To help Nigeria, we must set ourselves two objectives. In the long run, the first objective depends on the second. First, we must use every practical means to bring democracy and human rights back to Nigeria. Secondly, we must help Nigeria to rid itself of corruption, whereby public office equals private enrichment. It is for Britain, the United States, the Commonwealth and the European Union to help Nigeria in that way. We must help Nigeria to bring integrity back into public administration and public life. Those two objectives add up to what we call good government.

On the first objective of bringing back democracy and respect for human rights, I commend the Government for joining in Nigeria's suspension from the Commonwealth. I do not want to see Nigeria expelled because that would have severe citizenship effects both on people who live in this country and on people who want to come to this country. To bring back democracy and respect for human rights, the United Kingdom and all countries that manufacture and export arms must apply an absolute prohibition. All kinds of military assistance must be banned. Such little aid as we give to Nigeria should be directed not to the Nigerian Government but to non-governmental organisations, and directed at the poorest in the community there.

We must hit Nigeria's corrupt dictators where it hurts most: by freezing their bank accounts and the huge amounts of money that have leaked out of that country. I hope that Britain will do so and urge other countries to follow. Much of the oil revenue goes directly into the pockets of the military. We must put pressure on oil companies such as Shell, although it is not the only oil company concerned, which have ravaged the environment and then provided the revenue to allow the military to ravage the country as a whole. Multinationals cannot be neutral in those matters. We must impose oil sanctions because they are the most effective way to bring home our disapproval of what has been happening in Nigeria and to try to bring about a change in the regime.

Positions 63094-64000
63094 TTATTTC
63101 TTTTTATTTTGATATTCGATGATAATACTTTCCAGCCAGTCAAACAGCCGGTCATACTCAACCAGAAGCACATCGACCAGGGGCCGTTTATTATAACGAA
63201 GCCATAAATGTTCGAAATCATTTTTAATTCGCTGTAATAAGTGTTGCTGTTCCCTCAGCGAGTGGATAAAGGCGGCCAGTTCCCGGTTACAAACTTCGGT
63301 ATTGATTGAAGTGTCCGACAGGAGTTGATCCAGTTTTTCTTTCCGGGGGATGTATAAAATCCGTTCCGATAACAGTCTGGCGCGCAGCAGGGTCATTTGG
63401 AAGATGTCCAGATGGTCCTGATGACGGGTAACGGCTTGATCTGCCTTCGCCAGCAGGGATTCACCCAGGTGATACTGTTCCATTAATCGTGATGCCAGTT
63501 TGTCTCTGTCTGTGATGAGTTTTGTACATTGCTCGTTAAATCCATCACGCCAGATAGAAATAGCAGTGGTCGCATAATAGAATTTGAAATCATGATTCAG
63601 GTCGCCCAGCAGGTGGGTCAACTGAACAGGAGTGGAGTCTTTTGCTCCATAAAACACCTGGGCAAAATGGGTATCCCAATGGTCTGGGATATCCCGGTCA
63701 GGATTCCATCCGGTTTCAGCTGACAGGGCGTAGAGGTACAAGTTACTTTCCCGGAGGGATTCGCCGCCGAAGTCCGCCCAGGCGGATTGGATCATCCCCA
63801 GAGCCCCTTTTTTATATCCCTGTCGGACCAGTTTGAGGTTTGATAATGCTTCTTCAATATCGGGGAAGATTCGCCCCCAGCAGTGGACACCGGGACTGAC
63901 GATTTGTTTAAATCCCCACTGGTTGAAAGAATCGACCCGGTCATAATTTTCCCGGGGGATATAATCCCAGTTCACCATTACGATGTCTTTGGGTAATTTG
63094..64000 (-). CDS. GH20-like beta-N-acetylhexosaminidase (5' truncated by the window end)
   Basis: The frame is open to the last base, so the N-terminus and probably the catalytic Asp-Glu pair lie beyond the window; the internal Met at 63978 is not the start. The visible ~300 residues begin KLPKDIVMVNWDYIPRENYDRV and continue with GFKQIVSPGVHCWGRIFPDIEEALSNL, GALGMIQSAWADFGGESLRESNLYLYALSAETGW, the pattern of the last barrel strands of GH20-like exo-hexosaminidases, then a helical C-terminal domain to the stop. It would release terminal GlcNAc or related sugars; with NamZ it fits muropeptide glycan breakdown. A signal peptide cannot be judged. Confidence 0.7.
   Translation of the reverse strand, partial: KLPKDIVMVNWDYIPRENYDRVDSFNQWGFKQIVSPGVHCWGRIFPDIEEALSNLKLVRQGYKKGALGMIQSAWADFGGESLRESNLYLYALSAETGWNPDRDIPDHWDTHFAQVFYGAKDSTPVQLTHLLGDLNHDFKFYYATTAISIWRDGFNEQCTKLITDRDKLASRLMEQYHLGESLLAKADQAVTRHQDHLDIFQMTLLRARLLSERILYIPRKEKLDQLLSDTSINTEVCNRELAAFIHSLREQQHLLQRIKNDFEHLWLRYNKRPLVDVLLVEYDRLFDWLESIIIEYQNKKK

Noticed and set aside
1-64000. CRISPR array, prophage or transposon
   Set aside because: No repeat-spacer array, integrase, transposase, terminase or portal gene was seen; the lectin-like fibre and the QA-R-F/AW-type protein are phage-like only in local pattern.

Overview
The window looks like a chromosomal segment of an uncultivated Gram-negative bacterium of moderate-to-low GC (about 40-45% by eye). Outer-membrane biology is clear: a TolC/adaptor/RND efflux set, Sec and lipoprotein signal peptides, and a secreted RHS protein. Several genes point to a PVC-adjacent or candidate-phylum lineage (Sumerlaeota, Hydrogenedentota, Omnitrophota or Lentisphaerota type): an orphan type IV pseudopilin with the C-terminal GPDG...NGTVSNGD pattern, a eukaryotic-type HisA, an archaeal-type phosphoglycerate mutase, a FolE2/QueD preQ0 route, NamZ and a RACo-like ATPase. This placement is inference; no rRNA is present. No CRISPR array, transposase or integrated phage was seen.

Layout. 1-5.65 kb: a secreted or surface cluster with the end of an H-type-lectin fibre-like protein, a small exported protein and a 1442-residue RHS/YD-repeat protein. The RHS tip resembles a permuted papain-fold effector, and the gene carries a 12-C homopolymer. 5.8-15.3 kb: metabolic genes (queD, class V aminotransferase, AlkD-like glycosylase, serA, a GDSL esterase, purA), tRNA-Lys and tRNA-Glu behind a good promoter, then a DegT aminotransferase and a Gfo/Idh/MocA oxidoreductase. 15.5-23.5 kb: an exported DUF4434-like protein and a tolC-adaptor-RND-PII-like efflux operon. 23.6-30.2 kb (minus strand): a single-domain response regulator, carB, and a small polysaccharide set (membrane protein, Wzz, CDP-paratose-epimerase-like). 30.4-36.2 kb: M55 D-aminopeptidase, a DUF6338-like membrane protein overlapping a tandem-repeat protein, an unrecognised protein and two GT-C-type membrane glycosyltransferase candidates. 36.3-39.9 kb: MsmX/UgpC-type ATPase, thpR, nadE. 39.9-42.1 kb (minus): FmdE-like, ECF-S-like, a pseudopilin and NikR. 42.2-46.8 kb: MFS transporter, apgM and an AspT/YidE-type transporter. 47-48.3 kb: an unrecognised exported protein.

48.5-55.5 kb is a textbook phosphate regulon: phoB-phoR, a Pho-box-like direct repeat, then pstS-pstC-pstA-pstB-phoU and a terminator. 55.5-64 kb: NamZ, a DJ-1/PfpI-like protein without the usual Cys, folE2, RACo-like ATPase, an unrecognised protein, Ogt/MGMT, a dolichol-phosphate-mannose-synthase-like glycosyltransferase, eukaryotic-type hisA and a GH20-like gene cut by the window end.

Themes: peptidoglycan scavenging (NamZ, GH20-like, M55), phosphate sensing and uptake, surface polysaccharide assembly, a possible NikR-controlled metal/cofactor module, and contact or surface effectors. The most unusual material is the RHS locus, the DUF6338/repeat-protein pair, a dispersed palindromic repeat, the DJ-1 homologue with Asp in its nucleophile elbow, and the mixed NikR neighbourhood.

Other sanctions must be applied, including sanctions on sport. I know that it is unpleasant, but they would bring home to the Nigerians, as they did to the South Africans, the revulsion of the rest of the world. That is not an exhaustive list of what we should do but the most important measures are oil sanctions and the freezing of bank accounts.

On the second issue--corruption and integrity-- nobody in the western world is entitled to be smug and complacent about corruption. Italy has been riddled with corruption, and is currently dealing with that. In the past couple of weeks, Britain has had to deal with the issue because of the interaction between corruption and the integrity of public life. However, in Nigeria, the corruption and plundering of state assets and revenues has reached monumental proportions and millions of ordinary Nigerians pay the price. I seek not to stigmatise Nigerians but to condemn the practice that impoverishes the country and so many ordinary people who live there. Corruption devalues democratic institutions. From time to time it